Paris contemporary art fair springs back to life after COVID pause

A scultpture of President Emmanuel Macron titled 'New photo d'identite' by artist Wang Du
A scultpture of President Emmanuel Macron titled 'New photo d'identite' by artist Wang Du   -  Copyright  Benoit Tessier/Reuters
By Shannon McDonagh

After missing a year, the contemporary art world's annual get-together in Paris is roaring back to life with a feast of viewings, deal-making and social mingling - and a nod to the impact of COVID-19 in some of the works on display.

Attendees at the International Contemporary Art Fair, which welcomed dealers and VIPs on Thursday and opens to the public from Friday, have to wear masks and prove they are vaccinated, while 43 of the 170 galleries taking part are showing their works online only - a legacy of the pandemic.

Over 1,500 artists show their work to 75,000 spectators in the aisles of the Grand Palais Ephémère, the Tuileries Gardens, the Musée Eugène Delacroix and Place Vendôme.

A visitor takes a picture of 'Dispersion devant l'impasse' by artist Omar BaBENOIT TESSIER/REUTERS

"It's been interesting because during COVID, we were kind of closed off on each other and we were doing more online activities, and we managed to stay very busy, but we haven't really had a chance to see all our clients and visit," says Bellatrix Hubert, senior partner at the David Zwirner gallery.

"So this is an important time. And Basel (Art Fair) re-opened, FIAC re-opened, Frieze re-opened, and we really feel the energy, and we're delighted."

A visitor takes a picture of "Brancacci Chapel" by artist Thomas BayrieBENOIT TESSIER/REUTERS

But otherwise the event, in its 47th edition, is pretty much back to normal, according to organisers and attendees.

"Despite the masks, we're having a great time. And we're really happy. Most of us haven't seen each other for two years," said Hubert, continues.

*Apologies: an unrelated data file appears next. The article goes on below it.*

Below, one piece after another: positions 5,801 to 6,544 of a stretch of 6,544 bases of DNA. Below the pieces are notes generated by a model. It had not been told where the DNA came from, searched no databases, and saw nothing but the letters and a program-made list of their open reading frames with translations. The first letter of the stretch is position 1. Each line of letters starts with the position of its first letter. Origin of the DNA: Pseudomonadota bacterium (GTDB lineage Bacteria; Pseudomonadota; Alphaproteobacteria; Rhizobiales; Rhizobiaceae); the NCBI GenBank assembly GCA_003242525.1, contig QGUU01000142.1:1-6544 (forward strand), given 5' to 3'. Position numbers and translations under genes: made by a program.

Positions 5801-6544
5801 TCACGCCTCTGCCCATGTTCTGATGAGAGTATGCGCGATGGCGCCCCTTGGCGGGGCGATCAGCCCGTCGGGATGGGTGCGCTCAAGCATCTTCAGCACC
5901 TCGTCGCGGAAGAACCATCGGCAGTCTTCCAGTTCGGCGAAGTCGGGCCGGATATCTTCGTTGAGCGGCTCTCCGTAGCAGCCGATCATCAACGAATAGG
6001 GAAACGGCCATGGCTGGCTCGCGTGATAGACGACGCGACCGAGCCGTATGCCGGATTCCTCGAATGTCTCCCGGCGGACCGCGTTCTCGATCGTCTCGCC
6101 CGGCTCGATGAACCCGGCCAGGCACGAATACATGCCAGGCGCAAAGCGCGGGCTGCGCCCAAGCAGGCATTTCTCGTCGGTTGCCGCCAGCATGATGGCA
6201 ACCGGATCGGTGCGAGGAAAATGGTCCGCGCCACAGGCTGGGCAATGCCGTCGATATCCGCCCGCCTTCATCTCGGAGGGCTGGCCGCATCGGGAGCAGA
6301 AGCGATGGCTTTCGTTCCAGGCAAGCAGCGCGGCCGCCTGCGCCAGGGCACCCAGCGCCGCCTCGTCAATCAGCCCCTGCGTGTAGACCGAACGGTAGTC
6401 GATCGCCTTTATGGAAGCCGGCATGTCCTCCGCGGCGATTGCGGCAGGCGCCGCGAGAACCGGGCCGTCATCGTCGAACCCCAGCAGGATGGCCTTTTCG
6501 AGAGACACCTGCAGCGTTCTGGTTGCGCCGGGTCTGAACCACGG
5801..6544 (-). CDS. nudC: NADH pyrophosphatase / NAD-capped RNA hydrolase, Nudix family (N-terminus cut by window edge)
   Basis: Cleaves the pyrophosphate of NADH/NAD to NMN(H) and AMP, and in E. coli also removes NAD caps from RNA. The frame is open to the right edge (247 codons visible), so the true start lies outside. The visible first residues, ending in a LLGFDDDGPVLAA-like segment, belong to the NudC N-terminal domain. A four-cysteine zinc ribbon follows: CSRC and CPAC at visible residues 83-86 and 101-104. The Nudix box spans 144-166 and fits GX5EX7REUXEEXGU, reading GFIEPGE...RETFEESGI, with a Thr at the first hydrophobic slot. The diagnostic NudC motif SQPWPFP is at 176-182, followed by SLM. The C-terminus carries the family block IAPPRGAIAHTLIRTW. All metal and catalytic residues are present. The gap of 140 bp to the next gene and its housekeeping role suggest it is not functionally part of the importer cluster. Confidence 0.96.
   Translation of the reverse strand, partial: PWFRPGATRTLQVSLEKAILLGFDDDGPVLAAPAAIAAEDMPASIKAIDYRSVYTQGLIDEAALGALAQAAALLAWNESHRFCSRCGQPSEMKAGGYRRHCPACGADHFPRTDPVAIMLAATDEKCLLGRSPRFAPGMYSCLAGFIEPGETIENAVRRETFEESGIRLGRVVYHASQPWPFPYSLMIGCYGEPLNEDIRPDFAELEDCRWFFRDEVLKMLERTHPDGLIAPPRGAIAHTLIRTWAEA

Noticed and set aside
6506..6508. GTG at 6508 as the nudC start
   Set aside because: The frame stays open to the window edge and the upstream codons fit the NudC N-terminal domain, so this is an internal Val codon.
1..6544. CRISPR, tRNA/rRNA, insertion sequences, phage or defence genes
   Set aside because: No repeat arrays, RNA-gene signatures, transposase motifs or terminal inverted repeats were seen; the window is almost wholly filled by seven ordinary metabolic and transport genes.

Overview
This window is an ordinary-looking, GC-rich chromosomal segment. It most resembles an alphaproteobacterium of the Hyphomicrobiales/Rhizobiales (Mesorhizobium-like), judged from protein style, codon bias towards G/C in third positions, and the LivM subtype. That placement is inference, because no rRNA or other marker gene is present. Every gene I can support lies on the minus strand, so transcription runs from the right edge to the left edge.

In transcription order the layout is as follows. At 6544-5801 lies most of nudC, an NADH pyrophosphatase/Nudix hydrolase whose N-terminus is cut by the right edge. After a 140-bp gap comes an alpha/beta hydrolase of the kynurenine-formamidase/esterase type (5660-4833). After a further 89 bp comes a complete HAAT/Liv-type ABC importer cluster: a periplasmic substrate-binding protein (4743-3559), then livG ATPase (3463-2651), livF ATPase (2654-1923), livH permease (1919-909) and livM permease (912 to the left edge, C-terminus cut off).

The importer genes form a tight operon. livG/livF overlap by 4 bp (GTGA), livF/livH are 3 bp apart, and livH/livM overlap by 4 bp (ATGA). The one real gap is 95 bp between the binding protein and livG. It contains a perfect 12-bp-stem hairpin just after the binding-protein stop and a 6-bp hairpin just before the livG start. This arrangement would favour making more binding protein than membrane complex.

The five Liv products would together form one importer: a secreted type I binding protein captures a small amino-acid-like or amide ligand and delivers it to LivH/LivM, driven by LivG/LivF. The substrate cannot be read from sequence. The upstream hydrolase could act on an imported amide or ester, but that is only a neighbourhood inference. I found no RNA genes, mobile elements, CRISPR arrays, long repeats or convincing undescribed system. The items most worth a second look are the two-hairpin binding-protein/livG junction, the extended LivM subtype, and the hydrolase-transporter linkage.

Exhibits include works by Pablo Picasso and Andy Warhol, as well as creations of the COVID-19 era, including 'New photo d'identite,' a bust of French President Emmanuel Macron with a surgical mask-shaped void carved into his face by Paris-based Chinese sculptor Wang Du.

'Gigante,' a bronze skeleton that can be assembled and disassembled, and which comes with a wooden crate, was presented by Galerie Jocelyn Wolff.

California artist on residency in Paris, Cristopher Cichocki, said: "It's a big breath of fresh air, of course. For me, art is a religion, and so to see something like this take place and have such a strong attendance, it's a beautiful thing."

'Esme in her School Uniform' by artist Chantal JoffeBENOIT TESSIER/REUTERS

"It is totally different, but at the same time, so familiar. And I think it's both joyous and reassuring, not only for ourselves, my team and I, but also for the exhibitors, for the public," says Jennifer Flay, Director of the fair.

"It's important that the fair does well, for the galleries and therefore the artists that they're representing, but also just for the general feeling in the art world - renewed confidence."

'T1988-R46' by the late abstract artist Hans HartungBENOIT TESSIER/REUTERS

Participants said figures from the art world in Europe and the United States are attending in substantial numbers, while there were still few visitors from Asia because of COVID-19 concerns.

The art fair opens its doors to spectators from 21 October 2021 to 24 October 2021.